are windows on three sides of the room and we slept with them
open, but wow...what a racket! On the land side we listened to
the tree frogs sing all night and on the water side a big old
bullfrog croaked out his love song to the ladies all night.
It was after we walked around and before we ate, that we finally sat down and talked about some of the hard stuff. I learned a few things that are going to remain untold just in case my mom ever finds and reads my blog. Some things back then were not as my grandfather told her. I imagine he thought he was doing what was best for her and me at the time, but I also think it explains what he meant when he once told me "Someday you're going to find out that I'm not all that great."
So...my impressions of my father. It was a good meeting, a bit anticlimactic in a way. On Sunday, I had that feeling you get the day after Christmas...the let down after weeks of build up and excitement. And I had nearly 56 years to build this up!
After all the wondering and imagining, the truth is he's just a regular guy. Granted, he's got some pretty far out there (from my point of view) ways of looking at things. He's definitely a man of contrasts. He's very cerebral, but also very earthy in a sort of hippy kind of way. He doesn't believe in God, but he references Bible stories. He's kind of self-centered in that he turns most conversations to himself (I had been warned about that in advance) and his own adventures and he likes to go on and on about them. On the other hand, he's very generous and willing to share. He allows the Amish boys to come and go at will to fish in the pond and when he and his wife are in Texas they know the boys go in and out of their house, listen to their radio out on the deck, and watch their TV. He's okay with it as long as they don't damage anything or steal anything. For all of his liberal views, the thing that surprised me the most was his complete lack of political correctness. The bottom line is, I guess, that he values knowledge above all and if he comes close to having a god, it's that.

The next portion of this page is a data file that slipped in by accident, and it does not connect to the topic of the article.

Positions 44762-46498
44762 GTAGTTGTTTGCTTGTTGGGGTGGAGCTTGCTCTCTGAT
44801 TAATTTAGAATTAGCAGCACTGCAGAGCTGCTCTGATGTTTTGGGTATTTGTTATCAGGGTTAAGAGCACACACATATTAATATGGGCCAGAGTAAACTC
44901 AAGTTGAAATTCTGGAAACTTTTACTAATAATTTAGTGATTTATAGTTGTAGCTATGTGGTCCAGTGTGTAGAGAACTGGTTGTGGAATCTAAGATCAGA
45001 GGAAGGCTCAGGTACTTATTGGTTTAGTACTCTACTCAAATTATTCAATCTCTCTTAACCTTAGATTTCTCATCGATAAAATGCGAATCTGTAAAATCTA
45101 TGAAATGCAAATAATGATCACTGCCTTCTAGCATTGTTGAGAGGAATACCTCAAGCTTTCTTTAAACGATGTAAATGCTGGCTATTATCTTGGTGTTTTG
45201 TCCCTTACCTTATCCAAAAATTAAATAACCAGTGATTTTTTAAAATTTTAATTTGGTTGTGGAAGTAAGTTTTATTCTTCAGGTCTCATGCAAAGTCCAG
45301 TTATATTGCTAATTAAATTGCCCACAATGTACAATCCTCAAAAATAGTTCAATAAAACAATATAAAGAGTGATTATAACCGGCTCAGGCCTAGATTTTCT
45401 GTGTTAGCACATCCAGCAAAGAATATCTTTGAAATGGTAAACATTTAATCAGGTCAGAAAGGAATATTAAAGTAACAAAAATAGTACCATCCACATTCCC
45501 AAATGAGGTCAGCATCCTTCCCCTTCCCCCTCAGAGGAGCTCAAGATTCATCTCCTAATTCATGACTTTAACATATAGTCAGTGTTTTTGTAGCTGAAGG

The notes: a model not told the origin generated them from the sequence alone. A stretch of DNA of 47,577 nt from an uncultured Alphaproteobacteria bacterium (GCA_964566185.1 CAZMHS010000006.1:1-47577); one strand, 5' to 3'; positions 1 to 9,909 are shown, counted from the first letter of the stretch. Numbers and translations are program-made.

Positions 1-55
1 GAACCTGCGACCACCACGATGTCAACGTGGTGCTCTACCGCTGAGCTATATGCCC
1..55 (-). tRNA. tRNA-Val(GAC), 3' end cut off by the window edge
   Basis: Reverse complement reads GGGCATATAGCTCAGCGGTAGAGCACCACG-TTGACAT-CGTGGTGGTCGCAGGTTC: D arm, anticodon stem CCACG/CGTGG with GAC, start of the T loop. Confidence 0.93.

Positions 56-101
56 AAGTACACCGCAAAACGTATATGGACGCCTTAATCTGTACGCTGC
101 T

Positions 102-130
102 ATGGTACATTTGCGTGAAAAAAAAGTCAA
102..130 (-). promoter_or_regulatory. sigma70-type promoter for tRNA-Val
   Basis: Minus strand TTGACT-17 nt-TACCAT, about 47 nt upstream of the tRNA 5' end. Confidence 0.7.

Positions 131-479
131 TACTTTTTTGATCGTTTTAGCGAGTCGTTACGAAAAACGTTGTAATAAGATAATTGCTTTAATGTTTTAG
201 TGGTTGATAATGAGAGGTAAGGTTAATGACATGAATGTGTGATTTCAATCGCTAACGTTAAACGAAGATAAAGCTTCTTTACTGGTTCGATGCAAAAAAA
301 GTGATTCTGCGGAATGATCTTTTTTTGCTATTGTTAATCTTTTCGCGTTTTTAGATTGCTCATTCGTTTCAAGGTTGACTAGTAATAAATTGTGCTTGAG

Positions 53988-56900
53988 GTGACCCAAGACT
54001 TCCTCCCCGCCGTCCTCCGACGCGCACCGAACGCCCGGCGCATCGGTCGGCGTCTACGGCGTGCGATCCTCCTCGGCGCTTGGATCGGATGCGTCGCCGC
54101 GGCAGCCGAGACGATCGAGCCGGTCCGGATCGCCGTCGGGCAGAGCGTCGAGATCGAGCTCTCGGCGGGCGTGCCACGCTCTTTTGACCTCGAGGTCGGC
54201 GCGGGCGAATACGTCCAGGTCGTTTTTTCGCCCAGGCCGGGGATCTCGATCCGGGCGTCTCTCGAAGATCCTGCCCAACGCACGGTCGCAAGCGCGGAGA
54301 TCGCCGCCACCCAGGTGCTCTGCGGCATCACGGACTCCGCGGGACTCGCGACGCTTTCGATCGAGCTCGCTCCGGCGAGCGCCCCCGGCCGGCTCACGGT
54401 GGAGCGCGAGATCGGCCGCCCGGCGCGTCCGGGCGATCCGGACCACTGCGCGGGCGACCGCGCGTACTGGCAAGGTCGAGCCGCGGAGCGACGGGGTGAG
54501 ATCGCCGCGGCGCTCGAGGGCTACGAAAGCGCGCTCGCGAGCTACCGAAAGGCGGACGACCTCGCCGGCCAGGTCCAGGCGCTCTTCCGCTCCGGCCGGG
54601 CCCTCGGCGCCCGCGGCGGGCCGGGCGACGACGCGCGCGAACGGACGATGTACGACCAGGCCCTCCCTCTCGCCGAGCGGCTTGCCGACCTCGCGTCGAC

So, it was a good meeting. A few questions got answered. There was no "Wow!" moment, no overwhelming emotion. He's just a guy who happens to be my biological father. I do hope to have some type of relationship with him going forward, though I know it won't be a typical father/daughter one. To be honest, I get the impression my siblings aren't particularly close to him. They were young when their parents divorced and he has moved around a lot. Even now, he's in Texas most of the year, in PA for the summer, and part of August he will be in Maine (where his wife is from). His wife, by the way, is a very nice lady. She's had a few strokes and doesn't speak well, moves slowly, and sometimes does things wrong (like carry a big knife by the blade), but once we got the hang of her speech Tim and I both really liked her.
I'm sure we'll keep in touch and I will be seeing him again in a couple of weeks as I pursue a relationship with the eldest of my half-brothers. He will be visiting the week of July 13 and Megan, the kids and I are going to drive up on the 15th to meet him and his family and to give Megan and my father a chance to meet. I'll be missing out on seeing my sister over the 4th because of family commitments here, but she and I text and write fairly often. I guess the other brother is sort of estranged from the family so I don't know if I'll get to meet him. Maybe by next summer the world won't be such a mess and the family reunion will get to go on. That would be something...to meet all the aunts, uncles and cousins.
**UPDATE** I very literally received a call right after posting this from my sister. Our father is in the hospital after experiencing some "tingling" in his arm last night. They are running tests now and she will let me know what happens. She was quick to assure me she didn't believe it had anything to do with stress or excitement from our meeting. He's had a heart attack in the past, heart surgery, a pacemaker, and a colostomy that's been reversed.